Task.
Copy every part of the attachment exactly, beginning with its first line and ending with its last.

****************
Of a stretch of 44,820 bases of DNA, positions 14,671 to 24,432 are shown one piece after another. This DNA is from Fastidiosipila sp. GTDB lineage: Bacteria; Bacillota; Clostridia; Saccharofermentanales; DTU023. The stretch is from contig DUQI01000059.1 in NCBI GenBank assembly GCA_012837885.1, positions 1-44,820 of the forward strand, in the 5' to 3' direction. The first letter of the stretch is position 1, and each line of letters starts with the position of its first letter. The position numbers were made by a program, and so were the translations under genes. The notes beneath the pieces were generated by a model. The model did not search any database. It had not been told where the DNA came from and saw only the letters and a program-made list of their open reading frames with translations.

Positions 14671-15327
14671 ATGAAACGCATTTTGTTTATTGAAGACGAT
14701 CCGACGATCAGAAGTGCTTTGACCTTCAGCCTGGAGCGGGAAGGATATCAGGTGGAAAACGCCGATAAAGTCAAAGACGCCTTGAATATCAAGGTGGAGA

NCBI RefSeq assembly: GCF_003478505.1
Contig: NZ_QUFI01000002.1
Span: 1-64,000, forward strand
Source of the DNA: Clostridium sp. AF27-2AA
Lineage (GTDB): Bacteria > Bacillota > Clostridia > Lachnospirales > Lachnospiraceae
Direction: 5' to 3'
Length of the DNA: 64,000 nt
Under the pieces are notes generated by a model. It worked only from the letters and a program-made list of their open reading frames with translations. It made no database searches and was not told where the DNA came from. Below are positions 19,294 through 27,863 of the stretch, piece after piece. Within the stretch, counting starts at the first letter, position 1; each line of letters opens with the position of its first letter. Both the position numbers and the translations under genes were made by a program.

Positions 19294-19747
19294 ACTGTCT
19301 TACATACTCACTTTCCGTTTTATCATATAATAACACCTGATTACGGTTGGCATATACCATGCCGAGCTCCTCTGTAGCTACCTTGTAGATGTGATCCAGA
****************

Of a stretch of 44,820 bases of DNA, positions 14,671 to 24,432 are shown one piece after another. This DNA is from Fastidiosipila sp. GTDB lineage: Bacteria; Bacillota; Clostridia; Saccharofermentanales; DTU023. The stretch is from contig DUQI01000059.1 in NCBI GenBank assembly GCA_012837885.1, positions 1-44,820 of the forward strand, in the 5' to 3' direction. The first letter of the stretch is position 1, and each line of letters starts with the position of its first letter. The position numbers were made by a program, and so were the translations under genes. The notes beneath the pieces were generated by a model. The model did not search any database. It had not been told where the DNA came from and saw only the letters and a program-made list of their open reading frames with translations.

Positions 14671-15327
14671 ATGAAACGCATTTTGTTTATTGAAGACGAT
14701 CCGACGATCAGAAGTGCTTTGACCTTCAGCCTGGAGCGGGAAGGATATCAGGTGGAAAACGCCGATAAAGTCAAAGACGCCTTGAATATCAAGGTGGAGA

NCBI RefSeq assembly: GCF_003478505.1
Contig: NZ_QUFI01000002.1
Span: 1-64,000, forward strand
Source of the DNA: Clostridium sp. AF27-2AA
Lineage (GTDB): Bacteria > Bacillota > Clostridia > Lachnospirales > Lachnospiraceae
Direction: 5' to 3'
Length of the DNA: 64,000 nt
Under the pieces are notes generated by a model. It worked only from the letters and a program-made list of their open reading frames with translations. It made no database searches and was not told where the DNA came from. Below are positions 19,294 through 27,863 of the stretch, piece after piece. Within the stretch, counting starts at the first letter, position 1; each line of letters opens with the position of its first letter. Both the position numbers and the translations under genes were made by a program.

Positions 19294-19747
19294 ACTGTCT
19301 TACATACTCACTTTCCGTTTTATCATATAATAACACCTGATTACGGTTGGCATATACCATGCCGAGCTCCTCTGTAGCTACCTTGTAGATGTGATCCAGA